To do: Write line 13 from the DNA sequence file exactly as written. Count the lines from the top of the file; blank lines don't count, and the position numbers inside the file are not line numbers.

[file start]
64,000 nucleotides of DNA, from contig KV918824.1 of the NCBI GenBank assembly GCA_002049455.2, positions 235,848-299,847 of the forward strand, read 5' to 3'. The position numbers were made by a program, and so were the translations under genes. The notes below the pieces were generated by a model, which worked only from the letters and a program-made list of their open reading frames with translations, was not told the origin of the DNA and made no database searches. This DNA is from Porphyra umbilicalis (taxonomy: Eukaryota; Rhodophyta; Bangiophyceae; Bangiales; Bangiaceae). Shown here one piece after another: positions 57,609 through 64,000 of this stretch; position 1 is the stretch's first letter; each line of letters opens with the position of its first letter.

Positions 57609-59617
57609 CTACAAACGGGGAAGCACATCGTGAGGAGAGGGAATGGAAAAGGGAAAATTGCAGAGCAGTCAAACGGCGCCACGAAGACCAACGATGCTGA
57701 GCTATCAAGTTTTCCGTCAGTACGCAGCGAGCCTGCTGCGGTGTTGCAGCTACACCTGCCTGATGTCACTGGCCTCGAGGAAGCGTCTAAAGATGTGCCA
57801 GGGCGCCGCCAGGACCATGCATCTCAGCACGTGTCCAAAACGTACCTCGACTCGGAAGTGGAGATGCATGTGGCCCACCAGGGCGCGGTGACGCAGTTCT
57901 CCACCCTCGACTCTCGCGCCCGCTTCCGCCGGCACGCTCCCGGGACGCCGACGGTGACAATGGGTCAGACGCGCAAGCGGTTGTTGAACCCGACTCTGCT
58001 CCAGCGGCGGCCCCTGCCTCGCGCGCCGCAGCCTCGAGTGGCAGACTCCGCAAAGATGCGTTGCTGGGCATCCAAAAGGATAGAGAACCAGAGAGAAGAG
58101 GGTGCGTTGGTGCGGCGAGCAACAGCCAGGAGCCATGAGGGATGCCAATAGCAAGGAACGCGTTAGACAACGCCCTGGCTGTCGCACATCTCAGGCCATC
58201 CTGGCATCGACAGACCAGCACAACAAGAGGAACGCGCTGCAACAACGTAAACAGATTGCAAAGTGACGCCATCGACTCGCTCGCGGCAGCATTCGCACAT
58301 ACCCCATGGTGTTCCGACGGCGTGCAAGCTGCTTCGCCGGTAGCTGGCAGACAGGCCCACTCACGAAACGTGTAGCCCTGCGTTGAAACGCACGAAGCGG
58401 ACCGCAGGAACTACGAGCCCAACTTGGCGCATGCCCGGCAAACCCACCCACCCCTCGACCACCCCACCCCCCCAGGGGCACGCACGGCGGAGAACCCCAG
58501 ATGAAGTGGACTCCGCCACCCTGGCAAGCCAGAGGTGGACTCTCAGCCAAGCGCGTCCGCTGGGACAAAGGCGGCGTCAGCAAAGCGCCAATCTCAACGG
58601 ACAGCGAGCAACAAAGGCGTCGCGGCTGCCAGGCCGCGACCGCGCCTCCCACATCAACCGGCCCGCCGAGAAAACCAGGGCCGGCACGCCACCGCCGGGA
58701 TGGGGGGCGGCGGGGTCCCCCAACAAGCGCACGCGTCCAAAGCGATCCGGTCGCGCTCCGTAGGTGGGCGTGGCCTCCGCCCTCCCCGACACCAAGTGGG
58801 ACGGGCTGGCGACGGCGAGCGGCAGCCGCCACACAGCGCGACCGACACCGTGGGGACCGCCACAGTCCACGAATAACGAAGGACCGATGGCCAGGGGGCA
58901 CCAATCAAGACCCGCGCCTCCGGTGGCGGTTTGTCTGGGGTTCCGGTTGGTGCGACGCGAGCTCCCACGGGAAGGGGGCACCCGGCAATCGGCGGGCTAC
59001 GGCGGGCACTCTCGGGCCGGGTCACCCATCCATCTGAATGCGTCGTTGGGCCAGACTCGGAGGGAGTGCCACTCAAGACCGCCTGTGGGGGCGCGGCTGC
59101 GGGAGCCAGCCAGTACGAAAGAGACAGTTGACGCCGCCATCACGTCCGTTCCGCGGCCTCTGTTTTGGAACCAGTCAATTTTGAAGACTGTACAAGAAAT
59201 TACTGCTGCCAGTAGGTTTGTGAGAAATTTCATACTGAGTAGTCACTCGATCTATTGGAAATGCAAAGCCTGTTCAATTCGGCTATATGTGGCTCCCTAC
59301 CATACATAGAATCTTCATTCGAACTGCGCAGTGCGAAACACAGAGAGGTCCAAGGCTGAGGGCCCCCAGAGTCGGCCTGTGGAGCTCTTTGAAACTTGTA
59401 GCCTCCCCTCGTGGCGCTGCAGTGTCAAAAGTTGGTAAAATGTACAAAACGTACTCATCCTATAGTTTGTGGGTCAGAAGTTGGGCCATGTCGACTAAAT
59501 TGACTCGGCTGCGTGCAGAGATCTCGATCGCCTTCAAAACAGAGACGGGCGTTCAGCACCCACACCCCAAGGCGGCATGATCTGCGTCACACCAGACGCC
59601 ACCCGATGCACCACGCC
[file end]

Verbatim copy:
58601 ACAGCGAGCAACAAAGGCGTCGCGGCTGCCAGGCCGCGACCGCGCCTCCCACATCAACCGGCCCGCCGAGAAAACCAGGGCCGGCACGCCACCGCCGGGA